What happened to Zimbabwe’s rhino?


Reports that Zimbabwe has lost 1 500 black rhino in what appears to be dubious circumstances should be of great concern to all conservationists. In fact, it warrants thorough investigation.

All along the country has been lobbying for the lifting of the ban on the trade of both ivory and rhino horn claiming that it had more than 2 000 black rhino and about 60 000 elephant and should therefore be rewarded for its sound wildlife management instead of being punished for it.

Zimbabwe together with other Southern African countries argued at the last Convention on International Trade in Endangered Species (CITES) meeting in Japan that they were professionally managing their national parks and were therefore faced with the problem of a wildlife surplus.

Their request to have the restrictions on the sale and disposal of elephant and rhino products lifted were resisted by other delegates because they strongly believed that the record of these countries was less than exemplary. And it appears they are being proven right which should be an embarrassment to Zimbabwe.

The stark reality is that the country only has 500 black rhino. The big question now is what happened to the country’s black rhino?

At one time the department of national parks even claimed it had a very high poacher kill rate. It claimed it was accounting for more poachers than they were killing the rhino.

Reports, however, indicate that 150 poachers were killed since 1985 meaning that the country lost 100 rhino for each poacher killed. In fact, Zimbabwe’s poacher-kill rate aroused the curiosity of human rights activists who tried to carry out a thorough study into poaching arguing that human life should not be sacrificed over that of wildlife.

Zimbabwe, which had adopted a shoot-first policy with poachers, was accused of gross human rights violations as these activists argued that they should capture and perhaps prosecute these poachers instead of killing them as most were driven into poaching by economic hardships.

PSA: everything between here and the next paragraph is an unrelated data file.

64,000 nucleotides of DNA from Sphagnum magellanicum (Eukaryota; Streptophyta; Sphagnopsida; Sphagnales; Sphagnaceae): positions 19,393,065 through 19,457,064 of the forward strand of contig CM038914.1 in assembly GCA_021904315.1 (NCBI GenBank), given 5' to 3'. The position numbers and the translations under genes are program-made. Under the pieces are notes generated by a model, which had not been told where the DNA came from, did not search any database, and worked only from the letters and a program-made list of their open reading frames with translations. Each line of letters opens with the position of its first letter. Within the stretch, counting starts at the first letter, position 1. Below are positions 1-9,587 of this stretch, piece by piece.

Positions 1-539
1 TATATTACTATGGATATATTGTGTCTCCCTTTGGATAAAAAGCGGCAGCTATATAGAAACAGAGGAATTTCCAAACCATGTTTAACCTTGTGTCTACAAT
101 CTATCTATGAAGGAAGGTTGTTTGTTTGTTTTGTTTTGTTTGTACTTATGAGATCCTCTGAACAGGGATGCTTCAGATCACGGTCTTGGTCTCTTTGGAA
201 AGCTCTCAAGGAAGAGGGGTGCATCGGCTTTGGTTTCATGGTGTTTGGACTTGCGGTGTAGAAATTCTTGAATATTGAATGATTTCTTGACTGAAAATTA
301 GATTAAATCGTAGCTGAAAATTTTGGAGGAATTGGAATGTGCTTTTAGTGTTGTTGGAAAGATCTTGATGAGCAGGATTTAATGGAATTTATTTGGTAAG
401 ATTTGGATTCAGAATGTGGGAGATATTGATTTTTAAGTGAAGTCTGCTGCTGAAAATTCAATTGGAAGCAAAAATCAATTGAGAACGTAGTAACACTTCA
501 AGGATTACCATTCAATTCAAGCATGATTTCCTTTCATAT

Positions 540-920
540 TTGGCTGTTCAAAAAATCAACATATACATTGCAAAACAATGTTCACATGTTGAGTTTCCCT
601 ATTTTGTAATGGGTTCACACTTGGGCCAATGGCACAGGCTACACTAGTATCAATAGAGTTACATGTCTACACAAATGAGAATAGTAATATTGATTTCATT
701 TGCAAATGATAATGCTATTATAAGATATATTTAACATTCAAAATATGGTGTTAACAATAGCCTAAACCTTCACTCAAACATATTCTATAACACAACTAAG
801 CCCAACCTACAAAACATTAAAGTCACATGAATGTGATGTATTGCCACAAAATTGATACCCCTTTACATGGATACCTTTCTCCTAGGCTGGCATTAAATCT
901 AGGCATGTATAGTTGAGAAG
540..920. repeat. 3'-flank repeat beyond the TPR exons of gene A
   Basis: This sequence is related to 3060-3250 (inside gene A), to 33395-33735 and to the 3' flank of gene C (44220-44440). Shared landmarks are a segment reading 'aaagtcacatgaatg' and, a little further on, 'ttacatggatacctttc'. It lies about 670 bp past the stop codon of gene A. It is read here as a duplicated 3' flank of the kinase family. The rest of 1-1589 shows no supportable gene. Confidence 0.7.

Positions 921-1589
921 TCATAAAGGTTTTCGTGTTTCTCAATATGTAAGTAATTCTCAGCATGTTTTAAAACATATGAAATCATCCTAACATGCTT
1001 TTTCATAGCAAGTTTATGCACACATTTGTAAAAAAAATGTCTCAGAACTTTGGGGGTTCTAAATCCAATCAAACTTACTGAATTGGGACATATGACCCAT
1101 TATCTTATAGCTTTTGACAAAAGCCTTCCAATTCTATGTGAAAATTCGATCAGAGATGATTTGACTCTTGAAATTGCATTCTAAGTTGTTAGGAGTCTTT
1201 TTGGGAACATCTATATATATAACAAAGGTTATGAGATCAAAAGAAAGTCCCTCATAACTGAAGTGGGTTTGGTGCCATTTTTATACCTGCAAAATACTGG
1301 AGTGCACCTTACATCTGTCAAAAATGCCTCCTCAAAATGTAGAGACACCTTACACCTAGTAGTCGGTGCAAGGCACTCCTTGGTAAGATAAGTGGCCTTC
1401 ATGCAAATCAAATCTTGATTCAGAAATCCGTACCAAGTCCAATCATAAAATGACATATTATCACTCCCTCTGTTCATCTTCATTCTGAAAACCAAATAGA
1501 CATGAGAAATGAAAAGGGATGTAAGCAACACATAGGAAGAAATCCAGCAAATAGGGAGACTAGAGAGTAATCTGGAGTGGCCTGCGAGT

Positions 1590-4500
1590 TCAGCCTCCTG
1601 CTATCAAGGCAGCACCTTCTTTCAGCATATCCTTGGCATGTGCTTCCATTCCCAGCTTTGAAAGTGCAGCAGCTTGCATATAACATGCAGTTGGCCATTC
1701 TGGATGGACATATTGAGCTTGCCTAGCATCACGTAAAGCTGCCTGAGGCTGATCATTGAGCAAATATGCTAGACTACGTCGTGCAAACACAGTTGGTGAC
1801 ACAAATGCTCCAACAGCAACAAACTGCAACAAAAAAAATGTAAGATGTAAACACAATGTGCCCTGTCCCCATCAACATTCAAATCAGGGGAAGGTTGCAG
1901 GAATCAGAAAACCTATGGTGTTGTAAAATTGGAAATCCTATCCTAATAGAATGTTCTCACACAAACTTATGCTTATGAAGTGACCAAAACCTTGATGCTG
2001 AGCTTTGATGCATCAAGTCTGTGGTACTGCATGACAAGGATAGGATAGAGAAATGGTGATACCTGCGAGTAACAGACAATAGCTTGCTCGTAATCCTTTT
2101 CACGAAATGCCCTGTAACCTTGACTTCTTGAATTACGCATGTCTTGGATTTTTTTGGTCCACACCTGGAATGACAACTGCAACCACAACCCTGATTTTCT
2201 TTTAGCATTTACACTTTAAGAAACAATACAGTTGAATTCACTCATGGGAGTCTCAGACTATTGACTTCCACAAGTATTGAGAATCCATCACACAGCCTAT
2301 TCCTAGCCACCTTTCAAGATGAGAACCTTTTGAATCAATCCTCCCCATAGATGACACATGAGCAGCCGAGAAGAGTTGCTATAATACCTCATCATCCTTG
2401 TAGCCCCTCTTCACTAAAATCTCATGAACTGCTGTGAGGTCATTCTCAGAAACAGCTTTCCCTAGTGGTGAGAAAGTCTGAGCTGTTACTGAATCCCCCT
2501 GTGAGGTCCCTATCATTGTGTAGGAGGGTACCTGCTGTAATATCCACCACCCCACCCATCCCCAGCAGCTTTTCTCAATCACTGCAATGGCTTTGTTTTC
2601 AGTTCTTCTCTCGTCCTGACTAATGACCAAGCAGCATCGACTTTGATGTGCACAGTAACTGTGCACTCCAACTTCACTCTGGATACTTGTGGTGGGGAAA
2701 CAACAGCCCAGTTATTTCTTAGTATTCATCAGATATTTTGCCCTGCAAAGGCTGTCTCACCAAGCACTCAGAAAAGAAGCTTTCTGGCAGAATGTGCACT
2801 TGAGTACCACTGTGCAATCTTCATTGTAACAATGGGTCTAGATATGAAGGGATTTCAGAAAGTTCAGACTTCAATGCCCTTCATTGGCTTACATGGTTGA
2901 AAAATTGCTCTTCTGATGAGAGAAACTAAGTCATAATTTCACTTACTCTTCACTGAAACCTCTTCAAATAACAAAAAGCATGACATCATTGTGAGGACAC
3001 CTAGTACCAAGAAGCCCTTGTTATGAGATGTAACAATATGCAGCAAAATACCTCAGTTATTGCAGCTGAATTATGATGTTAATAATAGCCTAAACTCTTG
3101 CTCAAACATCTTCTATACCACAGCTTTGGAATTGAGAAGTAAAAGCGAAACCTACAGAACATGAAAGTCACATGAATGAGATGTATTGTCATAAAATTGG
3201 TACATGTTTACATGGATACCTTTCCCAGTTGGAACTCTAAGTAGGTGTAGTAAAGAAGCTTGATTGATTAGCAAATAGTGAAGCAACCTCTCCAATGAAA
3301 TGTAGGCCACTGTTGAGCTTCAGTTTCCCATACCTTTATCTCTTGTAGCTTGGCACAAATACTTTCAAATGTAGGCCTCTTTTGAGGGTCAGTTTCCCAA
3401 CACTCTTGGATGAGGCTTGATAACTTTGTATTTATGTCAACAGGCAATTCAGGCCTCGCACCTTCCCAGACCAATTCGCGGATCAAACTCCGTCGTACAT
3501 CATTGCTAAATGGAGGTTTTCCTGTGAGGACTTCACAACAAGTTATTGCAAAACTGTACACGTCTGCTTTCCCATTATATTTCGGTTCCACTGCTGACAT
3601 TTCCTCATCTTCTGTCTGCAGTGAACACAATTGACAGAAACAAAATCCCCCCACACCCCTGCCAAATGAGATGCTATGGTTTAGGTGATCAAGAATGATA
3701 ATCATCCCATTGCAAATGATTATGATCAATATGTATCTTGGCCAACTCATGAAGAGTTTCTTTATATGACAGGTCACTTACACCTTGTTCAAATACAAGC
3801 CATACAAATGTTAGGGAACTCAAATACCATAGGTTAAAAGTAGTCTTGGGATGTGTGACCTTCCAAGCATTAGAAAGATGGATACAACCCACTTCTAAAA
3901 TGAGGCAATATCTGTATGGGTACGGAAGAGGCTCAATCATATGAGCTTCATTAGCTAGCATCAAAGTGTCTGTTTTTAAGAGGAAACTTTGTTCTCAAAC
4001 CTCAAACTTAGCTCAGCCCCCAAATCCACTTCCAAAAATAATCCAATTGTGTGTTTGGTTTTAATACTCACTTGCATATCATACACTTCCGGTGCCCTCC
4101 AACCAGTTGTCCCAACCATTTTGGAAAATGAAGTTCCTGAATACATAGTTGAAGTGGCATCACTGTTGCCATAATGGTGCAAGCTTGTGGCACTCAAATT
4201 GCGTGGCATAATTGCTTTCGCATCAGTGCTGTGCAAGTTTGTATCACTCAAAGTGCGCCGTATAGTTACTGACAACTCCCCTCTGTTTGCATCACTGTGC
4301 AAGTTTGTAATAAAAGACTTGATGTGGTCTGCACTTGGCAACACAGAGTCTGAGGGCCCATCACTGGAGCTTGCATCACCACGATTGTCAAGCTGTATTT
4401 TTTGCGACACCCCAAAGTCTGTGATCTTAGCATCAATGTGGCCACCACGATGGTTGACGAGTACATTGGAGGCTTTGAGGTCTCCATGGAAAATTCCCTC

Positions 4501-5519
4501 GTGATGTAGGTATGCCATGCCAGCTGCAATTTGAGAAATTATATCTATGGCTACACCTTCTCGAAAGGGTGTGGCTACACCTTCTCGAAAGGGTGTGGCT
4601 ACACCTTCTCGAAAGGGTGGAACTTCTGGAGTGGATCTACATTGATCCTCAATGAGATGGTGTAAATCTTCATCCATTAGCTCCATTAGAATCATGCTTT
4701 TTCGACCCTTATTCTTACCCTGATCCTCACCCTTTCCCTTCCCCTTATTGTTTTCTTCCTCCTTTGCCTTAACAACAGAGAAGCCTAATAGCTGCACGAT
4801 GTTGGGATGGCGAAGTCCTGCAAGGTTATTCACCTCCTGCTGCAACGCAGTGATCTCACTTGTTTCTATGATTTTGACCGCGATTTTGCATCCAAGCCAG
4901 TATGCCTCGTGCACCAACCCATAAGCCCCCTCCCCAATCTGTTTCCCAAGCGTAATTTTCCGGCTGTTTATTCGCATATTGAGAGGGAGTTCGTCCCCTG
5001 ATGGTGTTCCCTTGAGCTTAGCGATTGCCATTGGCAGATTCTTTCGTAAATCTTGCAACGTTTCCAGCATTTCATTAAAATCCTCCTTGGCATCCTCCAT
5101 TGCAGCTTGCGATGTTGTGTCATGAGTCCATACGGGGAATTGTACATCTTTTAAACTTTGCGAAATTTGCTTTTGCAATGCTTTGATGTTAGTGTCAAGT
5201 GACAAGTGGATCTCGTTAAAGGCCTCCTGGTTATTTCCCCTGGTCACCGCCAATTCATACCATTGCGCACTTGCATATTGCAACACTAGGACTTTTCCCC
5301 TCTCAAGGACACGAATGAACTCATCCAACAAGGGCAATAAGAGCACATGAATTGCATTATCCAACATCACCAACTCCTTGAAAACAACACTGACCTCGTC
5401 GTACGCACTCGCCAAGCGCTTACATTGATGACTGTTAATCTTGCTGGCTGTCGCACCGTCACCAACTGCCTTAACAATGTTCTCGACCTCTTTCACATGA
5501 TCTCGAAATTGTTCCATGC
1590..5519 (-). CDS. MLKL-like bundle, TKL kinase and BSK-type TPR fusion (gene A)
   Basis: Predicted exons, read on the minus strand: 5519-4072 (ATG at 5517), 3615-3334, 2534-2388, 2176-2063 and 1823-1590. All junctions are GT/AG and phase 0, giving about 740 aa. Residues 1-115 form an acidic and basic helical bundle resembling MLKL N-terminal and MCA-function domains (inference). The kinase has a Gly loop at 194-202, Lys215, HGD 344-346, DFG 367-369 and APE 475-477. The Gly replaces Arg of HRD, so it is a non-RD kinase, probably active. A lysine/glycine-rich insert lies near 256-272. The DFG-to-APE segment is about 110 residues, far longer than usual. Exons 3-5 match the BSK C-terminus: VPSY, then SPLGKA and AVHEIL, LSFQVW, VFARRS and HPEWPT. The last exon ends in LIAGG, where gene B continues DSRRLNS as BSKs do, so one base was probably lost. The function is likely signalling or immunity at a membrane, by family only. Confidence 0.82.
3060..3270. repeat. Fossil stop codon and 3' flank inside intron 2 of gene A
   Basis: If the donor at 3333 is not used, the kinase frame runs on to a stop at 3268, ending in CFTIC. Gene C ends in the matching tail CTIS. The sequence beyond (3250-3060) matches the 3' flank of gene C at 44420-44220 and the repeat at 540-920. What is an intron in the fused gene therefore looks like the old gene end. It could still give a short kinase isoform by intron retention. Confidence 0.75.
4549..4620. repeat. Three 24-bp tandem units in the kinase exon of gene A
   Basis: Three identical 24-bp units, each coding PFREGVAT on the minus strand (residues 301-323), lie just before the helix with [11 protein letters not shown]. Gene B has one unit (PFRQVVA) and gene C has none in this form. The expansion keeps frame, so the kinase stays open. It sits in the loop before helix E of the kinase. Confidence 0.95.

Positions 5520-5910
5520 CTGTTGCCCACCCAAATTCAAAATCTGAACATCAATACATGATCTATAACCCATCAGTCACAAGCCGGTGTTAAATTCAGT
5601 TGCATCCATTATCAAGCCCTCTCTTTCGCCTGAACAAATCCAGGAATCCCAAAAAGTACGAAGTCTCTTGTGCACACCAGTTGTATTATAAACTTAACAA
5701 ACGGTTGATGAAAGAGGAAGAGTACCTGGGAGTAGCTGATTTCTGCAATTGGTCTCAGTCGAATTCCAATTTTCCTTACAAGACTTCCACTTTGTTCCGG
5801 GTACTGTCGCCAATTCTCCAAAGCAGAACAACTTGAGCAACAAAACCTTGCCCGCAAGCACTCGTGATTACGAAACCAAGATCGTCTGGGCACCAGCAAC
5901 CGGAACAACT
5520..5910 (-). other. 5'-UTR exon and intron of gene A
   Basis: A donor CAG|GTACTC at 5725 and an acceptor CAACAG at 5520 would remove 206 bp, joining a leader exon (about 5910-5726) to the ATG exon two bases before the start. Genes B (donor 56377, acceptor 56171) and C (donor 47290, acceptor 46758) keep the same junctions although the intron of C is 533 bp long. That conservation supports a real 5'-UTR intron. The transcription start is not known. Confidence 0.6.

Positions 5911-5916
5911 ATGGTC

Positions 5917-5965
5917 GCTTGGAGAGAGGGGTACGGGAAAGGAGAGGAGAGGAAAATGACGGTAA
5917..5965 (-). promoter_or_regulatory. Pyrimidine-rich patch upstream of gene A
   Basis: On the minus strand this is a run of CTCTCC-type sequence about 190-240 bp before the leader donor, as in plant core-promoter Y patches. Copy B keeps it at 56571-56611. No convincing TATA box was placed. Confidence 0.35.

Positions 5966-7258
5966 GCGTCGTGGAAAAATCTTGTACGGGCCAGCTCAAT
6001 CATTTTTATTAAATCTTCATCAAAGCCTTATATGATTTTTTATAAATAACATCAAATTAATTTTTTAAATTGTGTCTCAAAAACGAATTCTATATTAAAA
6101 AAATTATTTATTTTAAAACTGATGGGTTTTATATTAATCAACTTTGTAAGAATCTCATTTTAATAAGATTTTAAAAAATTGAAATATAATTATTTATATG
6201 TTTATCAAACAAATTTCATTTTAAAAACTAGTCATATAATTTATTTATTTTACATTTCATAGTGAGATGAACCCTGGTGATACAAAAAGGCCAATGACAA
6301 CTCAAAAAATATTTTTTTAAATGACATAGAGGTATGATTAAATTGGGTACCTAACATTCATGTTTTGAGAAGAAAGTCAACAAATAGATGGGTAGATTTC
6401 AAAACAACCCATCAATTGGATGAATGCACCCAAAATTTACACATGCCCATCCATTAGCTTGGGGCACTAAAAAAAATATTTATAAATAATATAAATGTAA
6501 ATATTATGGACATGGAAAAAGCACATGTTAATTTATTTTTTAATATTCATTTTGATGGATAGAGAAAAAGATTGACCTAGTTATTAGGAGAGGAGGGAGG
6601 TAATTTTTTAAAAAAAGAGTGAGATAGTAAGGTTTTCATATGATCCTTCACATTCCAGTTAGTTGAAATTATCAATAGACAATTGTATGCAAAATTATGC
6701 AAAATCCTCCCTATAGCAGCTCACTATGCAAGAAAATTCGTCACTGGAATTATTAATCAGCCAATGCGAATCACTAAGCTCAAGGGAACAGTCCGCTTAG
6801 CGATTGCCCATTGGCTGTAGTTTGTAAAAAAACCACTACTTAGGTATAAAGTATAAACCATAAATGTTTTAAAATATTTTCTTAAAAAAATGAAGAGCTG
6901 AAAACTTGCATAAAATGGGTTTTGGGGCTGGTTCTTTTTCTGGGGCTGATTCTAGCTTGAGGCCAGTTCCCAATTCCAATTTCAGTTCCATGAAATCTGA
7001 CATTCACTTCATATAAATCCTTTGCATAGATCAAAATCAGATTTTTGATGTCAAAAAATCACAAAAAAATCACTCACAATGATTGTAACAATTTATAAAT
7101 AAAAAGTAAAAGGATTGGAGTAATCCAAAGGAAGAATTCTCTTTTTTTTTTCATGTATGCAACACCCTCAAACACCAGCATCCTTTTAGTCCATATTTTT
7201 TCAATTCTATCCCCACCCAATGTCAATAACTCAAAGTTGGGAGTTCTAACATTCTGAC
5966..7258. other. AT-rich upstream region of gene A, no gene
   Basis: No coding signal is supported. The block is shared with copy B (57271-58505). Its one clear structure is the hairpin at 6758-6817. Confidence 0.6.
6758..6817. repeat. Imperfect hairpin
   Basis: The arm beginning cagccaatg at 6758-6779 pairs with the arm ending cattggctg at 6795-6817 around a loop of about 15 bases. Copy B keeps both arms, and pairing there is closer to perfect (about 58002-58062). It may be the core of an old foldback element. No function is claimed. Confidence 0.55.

Another argument posed by the human rights activists was that the poachers were merely messengers of powerful economic or political forces who thrived on the desperation of the poachers who are struggling to earn a living.

Some diplomats were reported to have been involved in the trade and there were also reports that Zimbabwean government ministers as well as officials of the department of national parks and wildlife might have been involved. The mysterious disappearance of the black rhino while the department of national parks claims to have things under control seems to suggest that they know how the rhino disappeared. They should therefore be asked to explain the wide discrepancy between the actual figure of surviving rhino and the figure they have been giving to the people.

There have also been claims that diplomatic bags were being used to export rhino horn and ivory and that some government ministers had entered into secret deals to supply the horn. This too should be investigated.

There have been arguments from certain circles that lack of commitment and support from the government has hampered the upkeep of wildlife. Proponents of this argument say that the department of national parks should be given $100 million to effectively protect the wildlife. This is in fact more than the entire budget of the Ministry of Environment and Tourism which was this year allocated $81.4 million up from nearly $80 million last year. The department of national parks itself was allocated $37.5 million.

While some critics are saying the amount is too low, this should be taken in the context of the country’s entire budget. The Ministry of mines’ total budget for example is only $40 million and that of the Ministry of Information, Posts and Telecommunications is $39.4 million. Worse still the government only allocated $20 million to the social dimension fund to benefit the entire nation which is 20 000 times the number of black rhino now in the country.


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Charles Rukuni
The Insider is a political and business bulletin about Zimbabwe, edited by Charles Rukuni. Founded in 1990, it was a printed 12-page subscription only newsletter until 2003 when Zimbabwe's hyper-inflation made it impossible to continue printing.


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